In 2022, our first cohort of doctors, nurses and allied health professionals commenced their MacHSR Future Leaders Fellowship journey and are now using health services research to explore evidence-based solutions to practical healthcare problems.
Balancing clinical and research work
Brit Gordon, Chief Allied Health Officer and MacHSR Lead at Austin Health, says the Fellowship is highly beneficial in providing clinicians with time to devote to their research while still working clinically.
“We really need to encourage HSR because organisations that are active in research provide safer, more effective clinical care.
“And when the research is done in the clinical environment, there’s a quicker translation of evidence into clinical practice.”
For Patrick Hilley, MacHSR Fellow and Clinical Pharmacist at Austin Health, having access to a wealth of researchers and clinicians with “vast experience in HSR has been amazing”.
“Regular cohort meetings allow all Fellows to discuss challenges and problems they have encountered – enabling the collective to generate workable solutions with the guidance of the tutors,” says Mr Hilley.
Associate Professor Antony Tobin, Chief Medical Officer and MacHSR Lead at St Vincent’s Hospital, notes in general that research opportunities for front-line clinicians are now “fewer and farther between”.
“MacHSR has been a real advantage for us because it opens broader opportunities for practicing clinicians who may not have considered research in the past,” he says.
Increasing problem-solving skills
Associate Professor Tobin adds the Fellowship is also bringing better problem-solving skills to the frontline.
“It’s giving clinicians the skills and confidence to ask the right question and helping them find the resources needed to investigate or solve those questions,” he says.
“By having those people in frontline, they’ll act as mentors to others.”
Jen Corda, MacHSR Fellow and Senior Respiratory Physiotherapist, Royal Children’s Hospital, says she’s already learnt a lot about HSR.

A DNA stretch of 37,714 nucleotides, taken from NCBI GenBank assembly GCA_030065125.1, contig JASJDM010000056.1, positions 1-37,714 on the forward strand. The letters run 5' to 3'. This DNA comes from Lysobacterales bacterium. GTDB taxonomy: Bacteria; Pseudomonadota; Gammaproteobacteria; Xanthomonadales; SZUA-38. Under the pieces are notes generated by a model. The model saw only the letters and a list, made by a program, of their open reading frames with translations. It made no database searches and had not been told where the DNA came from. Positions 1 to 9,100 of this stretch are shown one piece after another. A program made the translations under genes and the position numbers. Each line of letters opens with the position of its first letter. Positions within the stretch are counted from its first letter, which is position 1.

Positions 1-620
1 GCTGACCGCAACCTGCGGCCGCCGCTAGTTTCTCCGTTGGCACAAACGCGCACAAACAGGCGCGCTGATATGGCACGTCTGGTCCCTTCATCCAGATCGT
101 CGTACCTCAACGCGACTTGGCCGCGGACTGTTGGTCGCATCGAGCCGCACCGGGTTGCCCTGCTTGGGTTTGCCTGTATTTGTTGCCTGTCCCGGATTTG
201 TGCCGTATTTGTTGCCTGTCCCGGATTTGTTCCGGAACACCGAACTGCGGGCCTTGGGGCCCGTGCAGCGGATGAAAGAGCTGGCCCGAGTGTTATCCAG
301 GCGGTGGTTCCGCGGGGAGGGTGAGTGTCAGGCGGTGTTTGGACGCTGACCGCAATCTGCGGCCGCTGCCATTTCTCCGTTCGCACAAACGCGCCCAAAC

“It has opened my eyes to a world of potential improvements, both locally within the Royal Children’s Hospital and on a wider health system perspective,” she says.
“Through the fellowship, I have been able to create an implementation and evaluation plan seeded in theory and evidence I learnt during the fellowship – both from shared experience of experts and through the health service research elective.”
Addressing key issues
Ms Gordon says HSR has an opportunity to address some of the current key health care problems.
“Post COVID, demands on the health sector are continuing to increase, and our current capacity doesn’t necessarily match the demand,” she says.
“More and more high-acuity patients are being admitted to The Austin, so we have some real challenges ahead in how we deliver care and what the service models need to look like.”
“We need to focus some of our health services research on our models of care and how we can improve everyone’s capacity and capability, so our patients receive optimal care.”
It’s a sentiment that is shared by Associate Professor Tobin.
“The world has changed, and some of the things we accepted in the past may no longer be fit for purpose,” he says.
“To ensure quality and safety in hospital care, we need people looking at critical systems and processes because the way staff are being trained and working is now different.”
2023 intake now open
If you’re an established frontline clinician, find out more about the MacHSR Future Leaders Fellowship program and apply before the deadline of March 20 at 9am.
You can also find out more about the HSR resources provided by MACH in our Implementation Science Resource Directory.